Despite the global attempts and numerous programs implemented to reduce pollution, a 2019 study showed that water, chemical, and air pollution still caused millions of deaths around the world. Nine million people’s lives ended prematurely in 2019 – figures that have not changed since 2015.
Published by The Lancet Planetary Health, the study also emphasised that most of the deaths occurred in places without proper anti-pollution and public health programs, and in low- and middle-income countries. Despite pollution being recognised as a major environmental risk and the primary cause of premature deaths, some governments and authorities still do not have definitive and strict laws for preventing it.
Pollution does not only affect the environment and human health, though; it also has a significant impact on the global economy, especially in the low- and middle-income countries specified in the study.
It is also important to note that aside from the lack of laws and programs, the thousands of premature deaths are also a result of other factors:
- The global population continues to increase every year
- Unplanned urbanisation
- Fossil fuel-burning
- Climate change
- People not properly caring for the environment
More than half of the deaths recorded in 2019 were linked to elevated levels of polluted air. At the time of the study, over six million premature deaths were linked to outdoor and indoor air pollution. With the current levels of air pollution, the numbers should have increased over the years.
Action is needed
For the situation to start improving, people should be made more aware of the importance of keeping the environment clean and safe. Information about the devastating effects of pollution should be made known to the public. This is bound to inspire positive action from communities and individuals.
Professor Philip Landrigan of Boston College believes that it is important to encourage carmakers and drivers to switch to renewable, cleaner, and safer energy and stop using fossil fuels. This shift will help reduce dangerous emissions, specifically carbon, particulate matter, and NOx or nitrogen oxide.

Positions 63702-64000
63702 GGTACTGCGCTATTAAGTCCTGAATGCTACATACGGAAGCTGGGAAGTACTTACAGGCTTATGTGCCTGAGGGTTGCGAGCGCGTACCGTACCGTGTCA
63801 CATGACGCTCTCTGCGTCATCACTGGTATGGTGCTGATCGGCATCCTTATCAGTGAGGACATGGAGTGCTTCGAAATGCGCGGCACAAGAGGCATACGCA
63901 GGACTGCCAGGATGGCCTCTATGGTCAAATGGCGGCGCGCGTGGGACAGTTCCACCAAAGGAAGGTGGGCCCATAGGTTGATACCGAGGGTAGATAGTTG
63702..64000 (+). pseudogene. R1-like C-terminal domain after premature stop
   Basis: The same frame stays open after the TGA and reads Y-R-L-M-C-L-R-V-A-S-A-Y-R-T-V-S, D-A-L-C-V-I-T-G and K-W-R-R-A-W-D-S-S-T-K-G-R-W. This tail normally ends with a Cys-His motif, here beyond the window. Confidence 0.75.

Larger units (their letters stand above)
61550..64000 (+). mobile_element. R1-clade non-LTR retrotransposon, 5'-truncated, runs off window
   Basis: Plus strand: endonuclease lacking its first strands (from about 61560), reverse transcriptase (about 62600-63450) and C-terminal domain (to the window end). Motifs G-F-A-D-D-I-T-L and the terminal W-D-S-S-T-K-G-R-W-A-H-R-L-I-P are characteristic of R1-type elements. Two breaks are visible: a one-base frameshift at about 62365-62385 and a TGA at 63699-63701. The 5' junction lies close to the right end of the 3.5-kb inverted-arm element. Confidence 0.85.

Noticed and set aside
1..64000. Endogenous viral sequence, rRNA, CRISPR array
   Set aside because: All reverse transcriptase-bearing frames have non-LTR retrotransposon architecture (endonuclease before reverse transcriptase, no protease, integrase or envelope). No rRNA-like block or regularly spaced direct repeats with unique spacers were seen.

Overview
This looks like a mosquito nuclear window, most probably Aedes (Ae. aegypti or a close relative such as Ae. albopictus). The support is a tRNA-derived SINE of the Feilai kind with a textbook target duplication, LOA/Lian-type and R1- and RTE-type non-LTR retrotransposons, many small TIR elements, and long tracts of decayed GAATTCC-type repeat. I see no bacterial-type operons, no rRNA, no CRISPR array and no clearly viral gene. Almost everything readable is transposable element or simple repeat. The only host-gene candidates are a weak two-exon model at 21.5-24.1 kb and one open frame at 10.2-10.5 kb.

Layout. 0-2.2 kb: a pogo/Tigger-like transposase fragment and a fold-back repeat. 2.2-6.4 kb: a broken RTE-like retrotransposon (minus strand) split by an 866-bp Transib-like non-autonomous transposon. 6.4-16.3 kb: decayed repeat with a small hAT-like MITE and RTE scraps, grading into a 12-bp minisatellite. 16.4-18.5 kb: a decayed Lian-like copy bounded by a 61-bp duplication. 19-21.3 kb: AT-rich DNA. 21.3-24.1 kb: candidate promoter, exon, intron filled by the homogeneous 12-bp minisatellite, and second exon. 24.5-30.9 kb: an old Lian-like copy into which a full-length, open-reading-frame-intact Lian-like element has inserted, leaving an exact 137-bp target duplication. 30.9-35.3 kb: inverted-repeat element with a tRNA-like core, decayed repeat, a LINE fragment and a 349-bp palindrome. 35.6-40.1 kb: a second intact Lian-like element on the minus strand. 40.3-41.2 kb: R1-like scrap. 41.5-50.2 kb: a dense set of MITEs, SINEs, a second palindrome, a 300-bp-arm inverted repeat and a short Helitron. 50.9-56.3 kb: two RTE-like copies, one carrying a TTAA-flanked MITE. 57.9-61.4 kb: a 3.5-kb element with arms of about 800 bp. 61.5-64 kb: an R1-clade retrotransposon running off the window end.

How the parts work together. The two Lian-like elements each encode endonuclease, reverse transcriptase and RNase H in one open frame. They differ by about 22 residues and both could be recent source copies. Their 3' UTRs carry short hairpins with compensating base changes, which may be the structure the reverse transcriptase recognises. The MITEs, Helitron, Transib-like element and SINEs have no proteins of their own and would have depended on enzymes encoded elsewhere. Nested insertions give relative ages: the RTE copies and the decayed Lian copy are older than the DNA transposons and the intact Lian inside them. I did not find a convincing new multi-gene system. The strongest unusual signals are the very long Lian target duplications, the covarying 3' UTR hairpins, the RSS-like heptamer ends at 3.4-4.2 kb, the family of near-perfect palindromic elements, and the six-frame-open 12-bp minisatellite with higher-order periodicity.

Aside from destroying the environment, exposure to air pollution also has adverse impacts on one’s health. This is why the diesel emissions scandal in 2015 is considered one of the most controversial issues that rocked the global automotive industry.
What was the diesel emissions scandal about?
Diesel-powered vehicles contribute to air pollution as a major source of diesel emissions, specifically NOx. Described as highly reactive, nitrogen oxide is a combination of gases, including nitrogen dioxide (NO2) and nitric oxide. It is responsible for producing pollutants, one of which is the vegetation-damaging ground-level ozone.
Exposure to NOx emissions can lead to numerous health complications, such as:
- Anxiety and depression
- A decline in cognitive health leading to dementia
- Pulmonary oedema
- Cardiovascular illnesses
NOx emissions, and air pollution in general, are linked to thousands of premature deaths worldwide. It is considered just as dangerous as HIV and AIDS, alcohol and drug addiction, and cigarette smoking.
These impacts are the reasons why the diesel emissions scandal in 2015 became a global issue that continues for carmakers and car owners to this day.
Popularly known as Dieselgate, the scandal exposed thousands (even millions) of drivers across the world to NOx emissions after German carmaker the Volkswagen Group was accused of using defeat devices to cheat on regulatory tests. Authorities in the US said that Audi and Volkswagen diesel vehicles equipped with the devices were sold in the American market even if VW knew they weren’t emissions-compliant.
The device installed in diesel vehicles can sense when testing is about to start and when it does, emissions are immediately lowered according to legal limits. A defeat device does this using technology that can temporarily control emissions. While the vehicle will appear safe and clean to regulators, this is only temporary because once brought out of the lab and driven on real-world roads, the vehicle reverts to emitting illegal levels of NOx that often exceed EU and World Health Organization limits by at least 40 times.
Authorities accused VW of misleading customers into paying a prime amount for a vehicle that exposed them to elevated levels of air pollution.
Other carmakers were soon drawn into the scandal, including another German manufacturer, BMW. The carmaker had to recall over 11,000 of their luxury vehicles in 2018 because of the alleged use of defeat devices. The German Federal Motor Transport Authority (KBA) alleged that BMW vehicles released higher levels of NOx emissions compared to laboratory test results. With the help of their lawyers, affected drivers started a BMW emissions claim.
VW, BMW, and all the other carmakers accused of using defeat devices are responsible for contributing more toxic air. They also exposed drivers – and the public – to elevated levels of life-altering NOx emissions. Authorities encourage all affected drivers to bring these carmakers to court through a diesel claim.
Should I file my diesel claim now?
Filing a diesel claim against your carmaker should be your priority if you want to hold them accountable for their illegal actions. They chose to gain profit over keeping you safe. They owe you.
Before starting your emission claim, ensure first that you are qualified to receive emissions compensation. Visit ClaimExperts.co.uk to get all the details you need. Once done, sit down with an emissions expert to plan out your diesel claim.